This prespecified subanalysis of the global, randomized controlled phase III KEYNOTE-024 study of pembrolizumab vs chemotherapy in previously untreated metastatic non-small-cell lung cancer without EGFR/ALK alterations and a programmed death ligand 1 (PD-L1) tumor proportion score of 50% or higher evaluated clinical outcomes among patients enrolled in Japan. Treatment consisted of pembrolizumab 200 mg every 3 weeks (35 cycles) or platinum-based chemotherapy (four to six cycles). The primary end-point was progression-free survival; secondary end-points included overall survival and safety. Of 305 patients randomized in KEYNOTE-024 overall, 40 patients were enrolled in Japan (all received treatment: pembrolizumab, n = 21; chemotherapy, n = 19). Median progression-free survival was 41.4 (95% confidence interval [CI], 4.2-42.5) months with pembrolizumab and 4.1 (95% CI, 2.8-8.3) months with chemotherapy (hazard ratio [HR], 0.27 [95% CI, 0.11-0.65]; one-sided, nominal P =.001). Median overall survival was not reached (NR) (95% CI, 22.9‒NR) and 21.5 (95% CI, 5.2-35.0) months, respectively (HR, 0.39 [95% CI, 0.17-0.91]; one-sided, nominal P =.012). Treatment-related adverse events occurred in 21/21 (100%) pembrolizumab-treated and 18/19 (95%) chemotherapy-treated patients; eight patients (38%) and nine patients (47%), respectively, had grade 3-5 events. Immune-mediated adverse events and infusion reactions occurred in 11 pembrolizumab-treated patients (52%) and four chemotherapy-treated patients (21%), respectively; four patients (19%) and one patient (5%), respectively, had grade 3-5 events. Consistent with results from KEYNOTE-024 overall, first-line pembrolizumab improved progression-free survival and overall survival vs chemotherapy with manageable safety among Japanese patients with metastatic non-small-cell lung cancer without EGFR/ALK alterations and a PD-L1 tumor proportion score of 50% or higher. The trial is registered with Clinicaltrials.gov: NCT02142738.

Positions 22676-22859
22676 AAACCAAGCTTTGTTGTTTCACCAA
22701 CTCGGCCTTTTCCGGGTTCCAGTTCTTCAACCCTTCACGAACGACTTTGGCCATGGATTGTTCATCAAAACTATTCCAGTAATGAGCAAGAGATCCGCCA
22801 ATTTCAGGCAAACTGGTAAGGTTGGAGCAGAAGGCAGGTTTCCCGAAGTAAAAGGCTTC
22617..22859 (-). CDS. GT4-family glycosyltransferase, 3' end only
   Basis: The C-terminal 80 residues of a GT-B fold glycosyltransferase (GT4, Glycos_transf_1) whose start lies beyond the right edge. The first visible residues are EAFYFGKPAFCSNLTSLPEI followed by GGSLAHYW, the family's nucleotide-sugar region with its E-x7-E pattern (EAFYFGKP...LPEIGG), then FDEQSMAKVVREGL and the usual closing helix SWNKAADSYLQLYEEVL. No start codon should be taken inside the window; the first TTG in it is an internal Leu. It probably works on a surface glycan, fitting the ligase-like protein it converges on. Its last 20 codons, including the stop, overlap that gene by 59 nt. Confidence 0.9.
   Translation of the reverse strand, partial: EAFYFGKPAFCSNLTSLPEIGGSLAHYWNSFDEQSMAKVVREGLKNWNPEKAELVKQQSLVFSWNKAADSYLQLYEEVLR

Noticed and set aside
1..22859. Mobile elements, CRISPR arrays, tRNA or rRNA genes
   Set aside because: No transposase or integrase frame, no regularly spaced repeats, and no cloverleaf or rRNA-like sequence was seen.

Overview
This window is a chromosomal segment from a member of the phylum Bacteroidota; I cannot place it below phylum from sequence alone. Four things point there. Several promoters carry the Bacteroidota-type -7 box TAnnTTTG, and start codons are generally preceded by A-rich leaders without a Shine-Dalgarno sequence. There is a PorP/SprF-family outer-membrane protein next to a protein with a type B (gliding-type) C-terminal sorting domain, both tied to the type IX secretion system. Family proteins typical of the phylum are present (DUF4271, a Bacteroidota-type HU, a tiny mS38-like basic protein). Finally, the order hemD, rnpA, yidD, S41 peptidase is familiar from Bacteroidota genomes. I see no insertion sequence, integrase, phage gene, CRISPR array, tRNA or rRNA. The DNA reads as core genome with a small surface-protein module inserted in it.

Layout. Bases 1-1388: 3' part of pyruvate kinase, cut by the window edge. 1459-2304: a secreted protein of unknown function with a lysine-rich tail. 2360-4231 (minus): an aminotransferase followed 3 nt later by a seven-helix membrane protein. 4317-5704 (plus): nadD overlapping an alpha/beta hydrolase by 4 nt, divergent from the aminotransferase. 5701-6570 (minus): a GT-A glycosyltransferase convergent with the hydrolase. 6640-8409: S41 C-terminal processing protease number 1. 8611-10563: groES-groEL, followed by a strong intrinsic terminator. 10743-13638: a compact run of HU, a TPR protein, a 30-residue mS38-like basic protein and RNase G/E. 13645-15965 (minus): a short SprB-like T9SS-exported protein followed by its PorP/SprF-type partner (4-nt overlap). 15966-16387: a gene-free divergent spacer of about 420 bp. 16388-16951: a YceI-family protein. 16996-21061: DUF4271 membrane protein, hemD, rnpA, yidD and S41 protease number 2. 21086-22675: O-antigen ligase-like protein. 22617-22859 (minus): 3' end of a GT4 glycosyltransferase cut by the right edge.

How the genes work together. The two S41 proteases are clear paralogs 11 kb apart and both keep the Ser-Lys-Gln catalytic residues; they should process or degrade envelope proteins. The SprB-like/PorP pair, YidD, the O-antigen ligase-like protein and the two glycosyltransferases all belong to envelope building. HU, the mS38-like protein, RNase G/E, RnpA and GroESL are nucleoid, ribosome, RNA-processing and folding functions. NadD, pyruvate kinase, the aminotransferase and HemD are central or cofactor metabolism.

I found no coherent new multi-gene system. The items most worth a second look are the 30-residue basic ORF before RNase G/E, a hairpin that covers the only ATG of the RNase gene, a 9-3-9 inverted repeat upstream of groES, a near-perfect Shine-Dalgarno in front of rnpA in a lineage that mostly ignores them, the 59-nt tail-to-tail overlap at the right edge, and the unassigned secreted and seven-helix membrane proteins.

All Science Journal Classification (ASJC) codes
- Cancer Research